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Revision as of 13:49, 24 June 2007 by Reinis (Talk | contribs)
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Not a common word

Actually, I usually only see atheists using this word, and never theists. The classical definition of the monotheistic deity is a being that is omnipotent, omniscient and perfect, so a theist can counter that you're making a straw-man. It should not be used. –Reinis 14:38, 23 June 2007 (CDT)

They're free to claim a straw-man, as long as they don't believe that their god isn't all good, doesn't dictate morality, isn't perfectly just... whether or not theists commonly use a specific term is irrelevant to whether or not the term applies to their concept of god. Without the concept of omnibenevolence, regardless of the term used, theodicy becomes a non-issue. In any case, there's no justification not to include the term, or the concept at the wiki. Sans Deity 16:35, 23 June 2007 (CDT)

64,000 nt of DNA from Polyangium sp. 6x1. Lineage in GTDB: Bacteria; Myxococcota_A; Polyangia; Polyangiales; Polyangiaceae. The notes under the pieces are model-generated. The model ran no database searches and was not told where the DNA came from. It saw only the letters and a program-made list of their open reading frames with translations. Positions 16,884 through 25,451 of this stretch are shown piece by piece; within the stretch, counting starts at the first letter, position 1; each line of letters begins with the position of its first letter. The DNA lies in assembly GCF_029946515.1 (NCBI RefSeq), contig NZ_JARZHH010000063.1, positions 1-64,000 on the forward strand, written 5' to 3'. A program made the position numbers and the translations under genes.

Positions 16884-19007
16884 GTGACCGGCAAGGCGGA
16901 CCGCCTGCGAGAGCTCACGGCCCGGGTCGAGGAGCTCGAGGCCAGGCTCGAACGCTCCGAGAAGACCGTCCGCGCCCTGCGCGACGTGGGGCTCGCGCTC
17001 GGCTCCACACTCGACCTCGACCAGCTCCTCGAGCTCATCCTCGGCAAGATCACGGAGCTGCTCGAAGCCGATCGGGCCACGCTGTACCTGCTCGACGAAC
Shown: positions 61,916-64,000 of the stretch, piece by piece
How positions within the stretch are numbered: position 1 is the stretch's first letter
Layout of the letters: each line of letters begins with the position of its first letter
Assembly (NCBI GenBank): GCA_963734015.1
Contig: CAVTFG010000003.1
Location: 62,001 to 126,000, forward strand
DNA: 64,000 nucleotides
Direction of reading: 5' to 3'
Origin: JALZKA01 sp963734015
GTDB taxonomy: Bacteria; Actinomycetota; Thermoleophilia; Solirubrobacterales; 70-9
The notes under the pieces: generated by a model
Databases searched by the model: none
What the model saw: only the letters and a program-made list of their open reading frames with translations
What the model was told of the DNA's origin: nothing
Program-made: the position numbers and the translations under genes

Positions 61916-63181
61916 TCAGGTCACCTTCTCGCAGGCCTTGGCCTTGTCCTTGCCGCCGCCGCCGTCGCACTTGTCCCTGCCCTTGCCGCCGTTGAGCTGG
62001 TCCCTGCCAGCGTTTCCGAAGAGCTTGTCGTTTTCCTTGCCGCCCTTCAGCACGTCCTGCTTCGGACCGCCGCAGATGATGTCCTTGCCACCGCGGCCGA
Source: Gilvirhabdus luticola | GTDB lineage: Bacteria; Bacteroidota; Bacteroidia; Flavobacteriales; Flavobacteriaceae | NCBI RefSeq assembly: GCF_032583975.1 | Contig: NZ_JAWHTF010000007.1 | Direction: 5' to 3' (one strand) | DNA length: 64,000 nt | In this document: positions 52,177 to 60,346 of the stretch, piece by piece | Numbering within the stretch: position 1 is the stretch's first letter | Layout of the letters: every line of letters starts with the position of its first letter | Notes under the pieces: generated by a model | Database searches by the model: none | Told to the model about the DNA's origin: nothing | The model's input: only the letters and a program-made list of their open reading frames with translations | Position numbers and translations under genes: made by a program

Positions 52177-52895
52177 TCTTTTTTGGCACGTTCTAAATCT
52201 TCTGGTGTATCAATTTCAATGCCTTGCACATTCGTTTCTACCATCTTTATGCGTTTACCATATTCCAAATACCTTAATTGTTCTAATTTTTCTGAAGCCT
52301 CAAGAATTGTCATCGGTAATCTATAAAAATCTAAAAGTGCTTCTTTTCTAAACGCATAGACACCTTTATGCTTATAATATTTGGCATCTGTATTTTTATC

I think their arguments usually go more along the lines that God equals morality because he is the creator, meaning that everything that it does or commands is always moral. They also often say that it isn't supposed to be all-good, only absolutely just. Anyway, my point was that one should not assume that all theists believe their god is omnibenevolent. –Reinis 03:45, 24 June 2007 (CDT)
We're not assuming that all theists believe anything (beyond the existence of something they call god) - I fact, we're not assuming anything. We're simply listing and responding to arguments and trying to cover as much ground as possible. Sans Deity 11:13, 24 June 2007 (CDT)
OK, I'm just talking something I've noticed and that might be relevant to the term. –Reinis 13:49, 24 June 2007 (CDT)
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